1966 Brabham-Repco BT20 F1 and 1968–69 Lotus-Cosworth Ford Type 49B F1

Tim Scott ©2014, courtesy of RM Auctions
Tim Scott ©2014, courtesy of RM Auctions

1966 Brabham-Repco BT20 F1

When the FIA announced in late 1963 that a 3-liter limit would be imposed on Formula One racing in 1966, a scramble ensued among competitors to develop suitable new engines. Jack Brabham turned to Repco, an Australian parts supplier. Development centered on Oldsmobile’s F-85 V8 block, which offered the advantage of a pre-existing and proven crankcase to create a 300-hp, 2,994-cc SOHC V8 engine.

Jack Brabham began the 1966 season driving the sole BT19 chassis, but within a matter of months, two BT20 cars were built. Chassis F1266, the second of these two cars, commenced racing at the French Grand Prix on July 3, 1966, achieving the 3rd place finish. Two weeks later, at the British Grand Prix, Hulme roared to a 2nd place finish and then 3rd at Monza on September 4. Another 2nd place at Oulton Park followed on September 17, with a 3rd place at the season-concluding Mexican Grand Prix on October 23, sealing Brabham’s 1966 Constructors’ Championship.

The 1967 season proved to be even more significant for F1266, as the car became a focal point of the Brabham team’s efforts. The car was driven exclusively by Hulme for the first half of the season, finishing 4th at Kyalami on January 2, 2nd at Oulton Park on April 15, and taking its first checkered flag on May 7 at the Monaco Grand Prix.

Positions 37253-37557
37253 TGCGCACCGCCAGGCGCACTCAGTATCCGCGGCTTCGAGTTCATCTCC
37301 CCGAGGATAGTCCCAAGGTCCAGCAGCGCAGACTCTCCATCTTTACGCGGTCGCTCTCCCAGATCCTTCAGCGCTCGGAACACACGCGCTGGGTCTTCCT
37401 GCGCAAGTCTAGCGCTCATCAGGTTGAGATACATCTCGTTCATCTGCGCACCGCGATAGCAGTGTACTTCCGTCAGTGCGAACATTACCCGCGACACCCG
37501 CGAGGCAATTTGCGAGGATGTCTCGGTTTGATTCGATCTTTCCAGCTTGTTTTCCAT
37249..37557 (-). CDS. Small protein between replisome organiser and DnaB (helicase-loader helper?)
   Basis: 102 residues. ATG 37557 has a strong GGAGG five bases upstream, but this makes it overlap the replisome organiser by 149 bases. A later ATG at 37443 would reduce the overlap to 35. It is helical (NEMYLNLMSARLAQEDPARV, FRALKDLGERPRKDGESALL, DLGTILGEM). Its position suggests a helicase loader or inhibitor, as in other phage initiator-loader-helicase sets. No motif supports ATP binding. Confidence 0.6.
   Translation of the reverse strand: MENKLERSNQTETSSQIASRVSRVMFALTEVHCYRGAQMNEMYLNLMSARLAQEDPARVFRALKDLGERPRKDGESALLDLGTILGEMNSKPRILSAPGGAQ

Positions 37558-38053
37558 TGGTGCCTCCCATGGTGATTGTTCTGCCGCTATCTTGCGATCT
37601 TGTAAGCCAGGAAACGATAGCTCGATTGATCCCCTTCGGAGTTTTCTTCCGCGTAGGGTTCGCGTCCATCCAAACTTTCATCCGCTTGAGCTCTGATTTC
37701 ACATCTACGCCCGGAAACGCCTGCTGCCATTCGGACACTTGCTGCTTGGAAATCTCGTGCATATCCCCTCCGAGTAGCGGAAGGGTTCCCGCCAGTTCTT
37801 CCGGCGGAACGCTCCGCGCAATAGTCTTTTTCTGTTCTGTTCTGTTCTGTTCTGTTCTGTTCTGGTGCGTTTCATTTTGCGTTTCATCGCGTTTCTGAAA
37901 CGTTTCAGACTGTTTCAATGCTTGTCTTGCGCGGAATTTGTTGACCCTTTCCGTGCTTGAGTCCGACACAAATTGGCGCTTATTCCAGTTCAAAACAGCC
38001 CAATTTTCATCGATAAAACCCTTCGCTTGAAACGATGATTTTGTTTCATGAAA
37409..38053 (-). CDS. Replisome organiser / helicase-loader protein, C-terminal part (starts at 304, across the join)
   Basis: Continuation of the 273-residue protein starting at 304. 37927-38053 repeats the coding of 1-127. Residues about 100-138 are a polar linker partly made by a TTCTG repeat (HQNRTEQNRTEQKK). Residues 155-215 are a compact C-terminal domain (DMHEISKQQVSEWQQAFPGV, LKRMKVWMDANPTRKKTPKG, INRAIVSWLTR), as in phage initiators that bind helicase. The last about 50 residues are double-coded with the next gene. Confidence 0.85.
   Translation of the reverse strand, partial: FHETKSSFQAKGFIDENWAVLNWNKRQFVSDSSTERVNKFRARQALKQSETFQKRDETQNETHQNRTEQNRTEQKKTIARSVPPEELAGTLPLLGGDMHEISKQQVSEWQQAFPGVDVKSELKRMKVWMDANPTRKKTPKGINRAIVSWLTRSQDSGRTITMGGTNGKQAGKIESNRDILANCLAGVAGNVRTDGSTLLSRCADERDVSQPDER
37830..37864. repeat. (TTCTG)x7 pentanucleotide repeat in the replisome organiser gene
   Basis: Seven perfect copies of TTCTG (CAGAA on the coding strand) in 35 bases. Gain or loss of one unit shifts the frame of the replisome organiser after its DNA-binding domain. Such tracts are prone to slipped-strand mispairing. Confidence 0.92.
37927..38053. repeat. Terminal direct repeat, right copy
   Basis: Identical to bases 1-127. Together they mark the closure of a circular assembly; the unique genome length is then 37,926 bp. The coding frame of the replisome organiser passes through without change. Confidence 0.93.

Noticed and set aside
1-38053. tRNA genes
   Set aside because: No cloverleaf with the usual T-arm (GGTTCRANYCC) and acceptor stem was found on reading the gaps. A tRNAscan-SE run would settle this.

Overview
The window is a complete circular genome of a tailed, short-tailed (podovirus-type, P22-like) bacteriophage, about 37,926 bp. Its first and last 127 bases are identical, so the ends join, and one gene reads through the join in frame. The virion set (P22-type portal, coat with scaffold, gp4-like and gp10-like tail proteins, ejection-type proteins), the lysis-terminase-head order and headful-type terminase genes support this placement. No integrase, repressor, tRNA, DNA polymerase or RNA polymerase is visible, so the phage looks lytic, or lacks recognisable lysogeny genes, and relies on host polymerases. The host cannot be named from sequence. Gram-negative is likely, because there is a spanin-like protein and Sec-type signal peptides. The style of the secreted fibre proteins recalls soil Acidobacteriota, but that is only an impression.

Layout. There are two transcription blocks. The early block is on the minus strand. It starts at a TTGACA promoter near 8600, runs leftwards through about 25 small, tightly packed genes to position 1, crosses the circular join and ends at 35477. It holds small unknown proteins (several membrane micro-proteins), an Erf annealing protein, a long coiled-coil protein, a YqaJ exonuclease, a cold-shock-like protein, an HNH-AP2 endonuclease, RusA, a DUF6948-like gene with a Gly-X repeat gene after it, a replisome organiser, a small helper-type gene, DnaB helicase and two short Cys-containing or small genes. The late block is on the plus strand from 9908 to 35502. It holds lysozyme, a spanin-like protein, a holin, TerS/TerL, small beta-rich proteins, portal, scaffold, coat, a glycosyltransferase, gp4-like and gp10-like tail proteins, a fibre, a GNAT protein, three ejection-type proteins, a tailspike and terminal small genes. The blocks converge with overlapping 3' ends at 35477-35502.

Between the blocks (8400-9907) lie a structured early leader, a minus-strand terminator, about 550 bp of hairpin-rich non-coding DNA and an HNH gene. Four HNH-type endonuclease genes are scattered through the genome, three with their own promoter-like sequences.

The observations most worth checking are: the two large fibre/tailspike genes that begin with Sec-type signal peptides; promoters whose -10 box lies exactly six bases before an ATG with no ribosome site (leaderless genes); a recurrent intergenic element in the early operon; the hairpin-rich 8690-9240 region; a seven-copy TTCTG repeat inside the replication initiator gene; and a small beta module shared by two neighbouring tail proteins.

This car, Lot 179, sold for $1,502,701, including buyer’s premium, at RM’s Monaco auction on May 10, 2014.

1968–69 Lotus-Cosworth Ford Type 49B F1

On June 4, 1967, Formula One motor racing’s entire world was turned upside down by what transpired in the Dutch Grand Prix race at Zandvoort. The British Lotus team had arrived for that Grand Prix with two brand-spanking-new Formula One cars in their transporter. Star driver Graham Hill had immediately qualified his on pole position for its debut race. On race day he had led before his new Cosworth-Ford DFV engine failed, whereupon his teammate Jim Clark had taken over, set fastest lap, and ran away to an utterly dominant victory. The brand-new Lotus-Ford Type 49 had completely rewritten 3-Liter Formula One’s contemporary performance standards.

In effect, only nine Lotus-Ford 49s were built (and rebuilt again) under twelve chassis numbers, from 1967 to ’69. In three seasons, the Lotus-Ford 49 won 12 World Championship-qualifying Grand Prix races, while the Cosworth DFV V8 engine became the first Formula One unit ever to score 100 victories — and ended up with 155 to its credit. Only six of these transcendent Formula One cars survive today.

Since this now-legendary Lotus design then saw frontline service through no fewer than four Formula One seasons, 1967–70, the Type 49 also became one of the longest-lived of Grand Prix car designs.

This car, Lot 342, sold for $1,147,136, including buyer’s premium, at Bonhams’ Goodwood Auction on June 27, 2014.


Thor Thorson

Thor Thorson - SCM Contributing Editor - %%page%%

Thor grew up in northern Iowa. His father bought a red Jag XK 150 in the late 1950s, and that was all it took; he has been in love with sports cars , racing cars and the associated adrenaline rush ever since. He has vintage raced for more than 20 years, the bulk of them spent behind the wheel of a blue Elva 7. When he’s not racing, he is president of Vintage Racing Motors Inc., a collector-car dealer and vintage-racing support company based in Redmond, WA. His knowledge runs the full spectrum of vintage racing, and he has put that expertise to good use for SCM since 2003.

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